I am an archaeologist and an ecologist who specializes in studying modern animals and animal remains from prehistoric sites. I pursue my research and teaching interests at the University of North Texas in the Department of Geography, and through service to the Society of Ethnobiology, as its Treasurer and as co-editor of one of its journals, Ethnobiology Letters. I have worked in areas of North America, including the American Southwest, in the Mesa Verde region of Colorado. My interests center on these questions: what did people eat in the past, what were environments like in the past, what are the factors that cause variation in animal body size, and how can data on animal remains from the past provide information for conservation biology? I also do interdisciplinary research on wildlife management and archaeological chemistry. I am often asked “what are some keys to being a successful interdisciplinary researcher?” Rule number 1: like who you are working with. Rule number 2: be patient with the discomfort of moving outside your home discipline… with those rules in mind, here is a story about a wildly fascinating interdisciplinary project I am now involved in.
Two years ago over coffee, a poet and I sat down and decided we wanted to “work together.” For years we had engaged in great conversations about our work, nature, education, and a range of other topics. Working together, however, required subject matter, and coming up with such was not easy. We decided to address our areas of scholarship using the most common characterization we could think of; we would address poems, research papers, classes, presentations, and other products of scholarship as stories. Such stories are judged in different disciplines in different ways. What makes a legitimate poem, film, painting, paper, or photograph? We invited a filmmaker and a philosopher into our conversation, preparing a panel for the 2010 Society of Ethnobiology annual meeting in Victoria, BC. There we gave short presentations on what it means to legitimate the stories we tell in our fields of study. There was much discussion and even conflict as members of the audience chimed in with their thoughts. As a scientist, I found the whole interchange fairly uncomfortable. Panels and presentations are supposed to be watertight; if hypotheses are not clearly tested, stories should not yet be told…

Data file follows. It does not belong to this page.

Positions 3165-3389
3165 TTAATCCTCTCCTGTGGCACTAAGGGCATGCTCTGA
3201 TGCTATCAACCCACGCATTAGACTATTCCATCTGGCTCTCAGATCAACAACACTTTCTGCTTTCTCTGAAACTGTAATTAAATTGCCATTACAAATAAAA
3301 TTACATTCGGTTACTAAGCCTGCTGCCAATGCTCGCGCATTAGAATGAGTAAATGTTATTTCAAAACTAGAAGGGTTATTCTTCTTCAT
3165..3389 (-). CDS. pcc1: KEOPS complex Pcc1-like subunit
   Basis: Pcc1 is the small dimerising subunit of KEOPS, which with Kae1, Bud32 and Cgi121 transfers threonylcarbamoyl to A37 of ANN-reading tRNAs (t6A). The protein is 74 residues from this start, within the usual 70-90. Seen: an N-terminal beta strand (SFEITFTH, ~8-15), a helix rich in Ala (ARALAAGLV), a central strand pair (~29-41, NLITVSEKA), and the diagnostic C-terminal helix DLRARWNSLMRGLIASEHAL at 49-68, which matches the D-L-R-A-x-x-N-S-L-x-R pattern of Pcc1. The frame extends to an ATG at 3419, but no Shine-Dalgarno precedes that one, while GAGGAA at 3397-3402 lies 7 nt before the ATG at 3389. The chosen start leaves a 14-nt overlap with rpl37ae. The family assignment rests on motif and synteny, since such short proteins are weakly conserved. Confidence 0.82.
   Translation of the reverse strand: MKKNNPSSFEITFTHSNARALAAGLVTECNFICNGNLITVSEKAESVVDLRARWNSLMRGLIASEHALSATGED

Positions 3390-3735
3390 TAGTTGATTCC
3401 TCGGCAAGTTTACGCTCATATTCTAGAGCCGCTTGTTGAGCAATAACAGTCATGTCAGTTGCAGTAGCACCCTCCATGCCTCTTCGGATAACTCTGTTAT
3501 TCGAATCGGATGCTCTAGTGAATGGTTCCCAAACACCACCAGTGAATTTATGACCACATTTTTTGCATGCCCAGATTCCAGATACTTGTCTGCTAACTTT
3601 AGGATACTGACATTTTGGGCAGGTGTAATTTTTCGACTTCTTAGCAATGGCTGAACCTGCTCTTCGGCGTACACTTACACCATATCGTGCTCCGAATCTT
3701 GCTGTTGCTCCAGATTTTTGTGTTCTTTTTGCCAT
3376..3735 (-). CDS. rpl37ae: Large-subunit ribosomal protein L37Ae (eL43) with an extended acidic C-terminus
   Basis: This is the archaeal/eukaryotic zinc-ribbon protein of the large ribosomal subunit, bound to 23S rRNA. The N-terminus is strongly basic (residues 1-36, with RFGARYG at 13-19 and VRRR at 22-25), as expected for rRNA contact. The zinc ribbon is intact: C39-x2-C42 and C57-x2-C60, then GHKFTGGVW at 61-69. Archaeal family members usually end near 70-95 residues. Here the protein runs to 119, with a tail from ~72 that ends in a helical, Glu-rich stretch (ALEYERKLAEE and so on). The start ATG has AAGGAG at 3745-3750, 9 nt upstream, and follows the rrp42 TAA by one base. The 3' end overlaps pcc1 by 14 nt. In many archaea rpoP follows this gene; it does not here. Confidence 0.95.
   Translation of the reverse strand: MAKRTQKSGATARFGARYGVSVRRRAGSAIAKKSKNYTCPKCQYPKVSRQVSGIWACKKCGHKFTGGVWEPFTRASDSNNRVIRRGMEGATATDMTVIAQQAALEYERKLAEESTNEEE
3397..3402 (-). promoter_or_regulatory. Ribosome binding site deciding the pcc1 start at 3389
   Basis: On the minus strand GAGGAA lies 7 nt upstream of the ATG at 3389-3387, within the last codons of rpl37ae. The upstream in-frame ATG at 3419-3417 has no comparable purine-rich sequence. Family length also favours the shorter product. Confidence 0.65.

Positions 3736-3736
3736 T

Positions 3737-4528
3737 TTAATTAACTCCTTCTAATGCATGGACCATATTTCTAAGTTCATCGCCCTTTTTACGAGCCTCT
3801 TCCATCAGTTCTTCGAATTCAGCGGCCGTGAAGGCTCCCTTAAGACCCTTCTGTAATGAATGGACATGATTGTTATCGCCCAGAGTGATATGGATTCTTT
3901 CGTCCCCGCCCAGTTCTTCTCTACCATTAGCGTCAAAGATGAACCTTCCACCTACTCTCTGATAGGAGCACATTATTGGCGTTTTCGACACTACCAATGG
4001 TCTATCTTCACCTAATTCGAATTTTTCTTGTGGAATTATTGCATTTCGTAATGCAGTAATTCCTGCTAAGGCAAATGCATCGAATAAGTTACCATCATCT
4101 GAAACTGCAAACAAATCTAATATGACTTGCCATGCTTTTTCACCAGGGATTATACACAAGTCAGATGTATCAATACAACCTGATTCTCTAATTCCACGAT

That said, we each learned a lot about multiple perspectives to research. However, we had not yet “done research” together; we had simply participated in interesting conversations. For several months we let the experience marinate to the point that, though each of us saw one another on campus, we did very little to expand upon the panel―I had almost moved on. Eight months after the conference, the UNT Office of Research and Economic Development sponsored a podcast about our Victoria panel; reconvening after such a break clarified for each of us what we had gained from the experience. Invigorated, and responding to the journalist who created the podcast, we needed to address the question “so what?” What should we do next? We decided that a bold enterprise would be to tell a story together; that is, we decided to go into the field. With CSID funding and the support of several UNT departments we have done just that.
We considered several topics and settled on The Mesa Verde Story, a story of the rise and collapse of a complex American Pueblo Society. We surmise that the diverse scholarly lenses we use will lead to a multi-faceted rendition of The Mesa Verde Story. The work is ongoing, but it is framed under the following precepts: we go into the field together, we hear from experts about the archaeology of Mesa Verde, we visit sites in the Mesa Verde region of southwestern Colorado, and we tell the stories to one another as a poet, a photographer, a filmmaker, a philosopher, a Pueblo person, and as an archaeologist. Although stories are the goal, we have suspended precise aims for the sake of preserving spontaneity. This feels risky, because in the modern academic world, professors are supposed to have research plans with attainable goals. We do not, and resisting the temptation to make promises about productivity is difficult. The creative freedom of not promising precise endpoints, however it might fly in the face of current scholarly demand, supplies us with a unique synergy. It is our hope that this synergy allows us to communicate The Mesa Verde Story in interesting new ways to a broader audience. We hope to build upon this project with new teams addressing new challenges―synergy first, products later.
We are left with writers, artists, scientists, philosophers free to explore for the sake of curiosity. Such freedom has become so rare in American Society, that this project fills a need for each of us, that of creative expression. We have learned that moving beyond the traditional boundaries of our home disciplines provides an invigorating challenge as well as creative inspiration. The simple experience of working and sharing together has its own rewards. As we create photographs, poems, films, papers, presentations… stories to tell, we look forward to sharing them broadly.